Submitted by Adri Nieuwhof on Mon, 10/31/2011 - 20:34
The law of the State of Israel permits prisoners and detainees to be held in solitary confinement under three circumstances: during interrogation, as a disciplinary measure, and during so-called “separation” for an extended, unlimited period of time. Detailed information on the inhumane practice of isolation can be found in the report Solitary Confinement of Prisoners and Detainees in Israeli prisons, published in June 2011 by three Israeli-based human rights organizations.
UN Rapporteur Méndez defines solitary confinement as any regime where an inmate is held in isolation from others (except guards) for at least twenty-two hours a day. According to Méndez, “Solitary confinement reduces meaningful social contact to an absolute minimum. The level of social stimulus that results is insufficient for the individual to remain in a reasonable state of mental health.”
The report adds: “The use of prolonged or indefinite solitary confinement has increased in various jurisdictions, especially in the context of the ‘war on terror’ and ‘a threat to national security’. Owing to their isolation, prisoners held in prolonged or indefinite solitary confinement can easily slip out of sight of justice, and safeguarding their rights is therefore difficult.” Méndez recommends that indefinite and prolonged solitary confinement, longer than fifteen days, should be prohibited.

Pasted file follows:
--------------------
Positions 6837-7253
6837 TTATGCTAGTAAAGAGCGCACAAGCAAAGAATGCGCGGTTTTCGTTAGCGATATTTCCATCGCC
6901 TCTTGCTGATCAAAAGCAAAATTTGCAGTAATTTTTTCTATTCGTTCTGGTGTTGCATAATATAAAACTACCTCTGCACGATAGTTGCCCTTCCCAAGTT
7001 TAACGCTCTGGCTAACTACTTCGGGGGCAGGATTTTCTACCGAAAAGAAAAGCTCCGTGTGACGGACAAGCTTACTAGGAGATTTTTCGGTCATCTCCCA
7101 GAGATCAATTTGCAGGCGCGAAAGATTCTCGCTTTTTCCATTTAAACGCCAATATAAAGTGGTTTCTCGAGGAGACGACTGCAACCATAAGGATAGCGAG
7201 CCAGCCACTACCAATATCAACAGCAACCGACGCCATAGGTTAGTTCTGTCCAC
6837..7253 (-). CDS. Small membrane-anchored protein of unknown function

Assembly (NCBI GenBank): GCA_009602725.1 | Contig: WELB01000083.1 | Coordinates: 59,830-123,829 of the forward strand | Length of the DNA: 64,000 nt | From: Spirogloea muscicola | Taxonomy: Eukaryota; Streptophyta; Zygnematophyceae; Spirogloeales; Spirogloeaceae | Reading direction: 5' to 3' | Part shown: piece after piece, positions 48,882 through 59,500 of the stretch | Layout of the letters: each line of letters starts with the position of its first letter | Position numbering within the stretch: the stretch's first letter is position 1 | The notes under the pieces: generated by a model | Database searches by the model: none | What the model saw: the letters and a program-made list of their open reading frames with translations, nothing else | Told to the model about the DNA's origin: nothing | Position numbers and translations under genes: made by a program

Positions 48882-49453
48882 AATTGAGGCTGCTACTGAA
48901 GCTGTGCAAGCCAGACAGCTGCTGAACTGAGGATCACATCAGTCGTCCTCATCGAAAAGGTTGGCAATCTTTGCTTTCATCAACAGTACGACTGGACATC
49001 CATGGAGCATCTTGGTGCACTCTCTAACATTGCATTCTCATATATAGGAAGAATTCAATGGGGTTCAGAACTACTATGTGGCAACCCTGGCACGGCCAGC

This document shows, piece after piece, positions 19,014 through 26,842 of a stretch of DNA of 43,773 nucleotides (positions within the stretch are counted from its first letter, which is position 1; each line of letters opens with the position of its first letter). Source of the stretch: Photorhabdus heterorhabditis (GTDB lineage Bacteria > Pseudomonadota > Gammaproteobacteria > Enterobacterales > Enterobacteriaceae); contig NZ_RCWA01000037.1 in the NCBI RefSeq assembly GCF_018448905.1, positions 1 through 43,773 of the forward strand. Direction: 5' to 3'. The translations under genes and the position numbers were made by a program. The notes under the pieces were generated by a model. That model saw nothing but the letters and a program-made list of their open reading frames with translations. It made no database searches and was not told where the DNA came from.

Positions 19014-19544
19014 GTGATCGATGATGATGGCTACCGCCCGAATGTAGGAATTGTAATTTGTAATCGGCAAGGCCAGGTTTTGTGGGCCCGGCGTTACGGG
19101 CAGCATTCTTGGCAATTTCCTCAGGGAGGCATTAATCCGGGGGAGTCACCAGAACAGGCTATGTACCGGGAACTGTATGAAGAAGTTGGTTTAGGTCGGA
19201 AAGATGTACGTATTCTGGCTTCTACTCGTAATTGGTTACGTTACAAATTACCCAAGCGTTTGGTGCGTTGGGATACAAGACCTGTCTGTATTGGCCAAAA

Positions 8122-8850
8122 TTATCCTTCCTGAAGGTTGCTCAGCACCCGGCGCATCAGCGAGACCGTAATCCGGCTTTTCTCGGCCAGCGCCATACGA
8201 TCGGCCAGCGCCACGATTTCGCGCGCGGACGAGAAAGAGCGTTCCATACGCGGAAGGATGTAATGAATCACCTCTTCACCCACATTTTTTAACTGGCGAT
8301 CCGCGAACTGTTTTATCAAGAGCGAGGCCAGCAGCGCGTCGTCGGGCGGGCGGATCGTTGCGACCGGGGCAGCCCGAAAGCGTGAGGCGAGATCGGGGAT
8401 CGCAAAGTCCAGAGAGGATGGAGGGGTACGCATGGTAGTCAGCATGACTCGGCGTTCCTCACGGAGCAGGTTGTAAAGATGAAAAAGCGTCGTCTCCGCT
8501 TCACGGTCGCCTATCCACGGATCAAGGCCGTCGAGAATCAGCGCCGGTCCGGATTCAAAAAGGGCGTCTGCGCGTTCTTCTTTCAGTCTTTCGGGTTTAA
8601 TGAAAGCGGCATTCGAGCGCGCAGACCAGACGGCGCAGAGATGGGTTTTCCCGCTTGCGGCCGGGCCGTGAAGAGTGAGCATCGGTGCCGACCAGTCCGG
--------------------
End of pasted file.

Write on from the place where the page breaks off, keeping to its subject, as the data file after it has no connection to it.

Hunger strike did not end isolation practice
In October, Palestinian political prisoners in Israeli jails held a three-week mass hunger strike demanding that Israel end the policy of keeping detainees in solitary confinement. The number of prisoners held in isolation had increased sharply over a period of months. Last May twelve prisoners were held in isolation by Israel for “security” reasons, according to Addameer. After Israeli Prime Minister Netanyahu announced the introduction of harsher detention conditions for Palestinian prisoners, another seven prisoners were placed in solitary confinement in June and three more in July.During the hunger strike, a large number of participating prisoners were placed in isolation, in particular in Ohal Keidar and Shatta prisons. Addameer could not access exact numbers because the Israeli Prison Service substantially limited visits to prisoners by Addameer’s lawyers.
The hunger strike was put on hold after Israel agreed to end the practice and release detainees from isolation. The agreement was not applicable to Palestinian Hamas movement prisoners Abdallah Barghouthi, Mahmoud Issa and Ibrahim Hamed, who have been held in isolation since 2003, 2002 and 2006 respectively.
Ahmad Saadat’s 31 months of solitary confinement was extended for one year in October 2011. The decision was based on secret evidence.
Issa Qaraqe, the Palestinian Authority Minister of Detainee Affairs, told Ma’an News Agency that around 20 Palestinians remain in solitary confinement.
Meanwhile, three prisoners who had been held in isolation for “security” reasons were released in the prisoner swap on 18 October.
Aweidah Kollab suffered 12 years in isolation
The European Network to support the rights of Palestinian Prisoners, UFree, has released an exclusive report on the situation of Aweidah Kollab from Gaza City. His story clearly shows the devastating damage that can be caused by the inhumane, despicable practice of solitary confinement. Kollab was released as part of the prisoner exchange after 24 years in prison, 12 of which he spent in solitary confinement. His family was shocked by his psychological condition.